Bryant is given to firing from the hip, the poems barely containing at times the incandescent exuberance of what she is driven to express.
and an interview on Wombwell Rainbow
It’s been quite tricky to find affordable accessible venues for our launches recently which has led to some of them being delayed.
The good news is we have sorted out two of them, and are on the way to another.
In order of event date:
Not a launch but, Kate Foley is reading from her book, A Gift of Rivers
at Sunday Night Lives, The Flying Pig, 106 Hills Road, Cambridge on Sunday 10th June doors 7pm event kicks off 7.30.
GHILLIAN POTTS WOLFTALKER
will be launched with a reading from the book by Math Jones
The Blackheath Bookshop
34 Tranquil Vale,
6.30-8.30 15th June 2018
Just turn up – but it would help to know that you are coming.
DUSK, the latest Solstice Shorts Festival anthology
We are doing a pre-launch event at the St John’s Festival at
St John’s Church 353 Bromley Road SE6 2RP (opposite Homebase)
with readings by Cherry Potts, Laila Sumpton, Michelle Penn and hopefully Katerina Watson
on 20th June 12 noon
And then, the book is formally launched on 21st June 7pm
at Stephen Lawrence Gallery
10 Stockwell Street SE10 9BD
Finally (for June anyway)
CATHY BRYANT ERRATICS
will be launched with a reading by Cathy
Blackwell’s Manchester Metropolitan University
Nr Arthur Lewis Building,
The University of Manchester,
Manchester M13 9PL
6.30-8.30 28th June 2018
There will be free ticketing via eventbrite shortly, but get the date in your diary.
In case you wondered, our writers and other collaborators are always welcome to talk about their mental health or lack of it with us at Arachne. Mental Health is an important issue too readily ignored. (An organisation I once worked for were doing risk assessments, and put ‘stress’ on the list because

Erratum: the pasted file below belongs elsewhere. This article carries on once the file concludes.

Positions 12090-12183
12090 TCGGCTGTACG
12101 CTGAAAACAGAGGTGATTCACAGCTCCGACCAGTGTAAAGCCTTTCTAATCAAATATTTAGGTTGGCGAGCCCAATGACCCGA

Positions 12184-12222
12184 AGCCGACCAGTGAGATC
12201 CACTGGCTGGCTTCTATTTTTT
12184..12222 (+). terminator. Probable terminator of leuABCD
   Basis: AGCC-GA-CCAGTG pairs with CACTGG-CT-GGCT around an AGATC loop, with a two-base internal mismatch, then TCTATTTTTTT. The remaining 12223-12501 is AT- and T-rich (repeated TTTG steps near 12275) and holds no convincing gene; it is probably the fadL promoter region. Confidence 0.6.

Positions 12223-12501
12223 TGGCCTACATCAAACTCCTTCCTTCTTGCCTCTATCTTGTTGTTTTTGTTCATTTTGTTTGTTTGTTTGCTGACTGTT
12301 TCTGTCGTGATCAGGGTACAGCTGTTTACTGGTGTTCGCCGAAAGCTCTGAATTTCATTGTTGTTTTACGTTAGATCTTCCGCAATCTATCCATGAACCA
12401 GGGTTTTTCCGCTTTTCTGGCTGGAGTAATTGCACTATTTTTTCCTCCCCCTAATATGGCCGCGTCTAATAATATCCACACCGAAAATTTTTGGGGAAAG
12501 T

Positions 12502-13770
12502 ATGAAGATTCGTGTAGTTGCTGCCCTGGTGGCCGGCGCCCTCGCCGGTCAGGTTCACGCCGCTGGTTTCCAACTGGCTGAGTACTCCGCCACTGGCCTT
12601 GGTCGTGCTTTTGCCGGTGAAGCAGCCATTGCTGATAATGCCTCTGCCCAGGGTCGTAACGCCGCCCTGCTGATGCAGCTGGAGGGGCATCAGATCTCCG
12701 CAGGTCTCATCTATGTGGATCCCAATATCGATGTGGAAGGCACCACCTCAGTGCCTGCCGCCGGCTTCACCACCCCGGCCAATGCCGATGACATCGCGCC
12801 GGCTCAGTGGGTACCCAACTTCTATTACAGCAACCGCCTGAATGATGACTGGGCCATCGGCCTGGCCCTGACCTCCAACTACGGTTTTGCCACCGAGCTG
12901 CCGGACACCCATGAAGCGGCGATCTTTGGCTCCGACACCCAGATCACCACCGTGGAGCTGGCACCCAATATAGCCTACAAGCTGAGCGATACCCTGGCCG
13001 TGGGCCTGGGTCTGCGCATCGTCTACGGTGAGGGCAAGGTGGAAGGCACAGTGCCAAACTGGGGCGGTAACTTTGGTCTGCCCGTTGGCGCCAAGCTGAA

people might make mistakes if they are stressed.
The head of HR and I both rose up and said very loudly, more or less in chorus,
no, stress is a risk in itself.
We didn’t win that one, I like to think that these days we would.
Here’s a suitable poem for this week that addresses an old chestnut:
Seeing the Glass as Half-full or Half-empty
There are many other possibilities.
The busy homeworker sees more washing up to do.
The cat sees something to knock over.
The lovers see something to share.
The conspiracy theorist sees that the water was drugged,
and the glass had a gun and was on the grassy knoll.
The racist believes that the glass will be stolen by immigrants.
The tv presenter sees (whether it’s there or not) his reflection.
We depressives see something
that we’ll no doubt drop, spill and break.
The musician flicks the note E. Ping!
The child sees a drink, or water for paintbrushes.
The surrealist sees that the glass is made of political bananas.
copyright Cathy Bryant/ Arachne Press 2018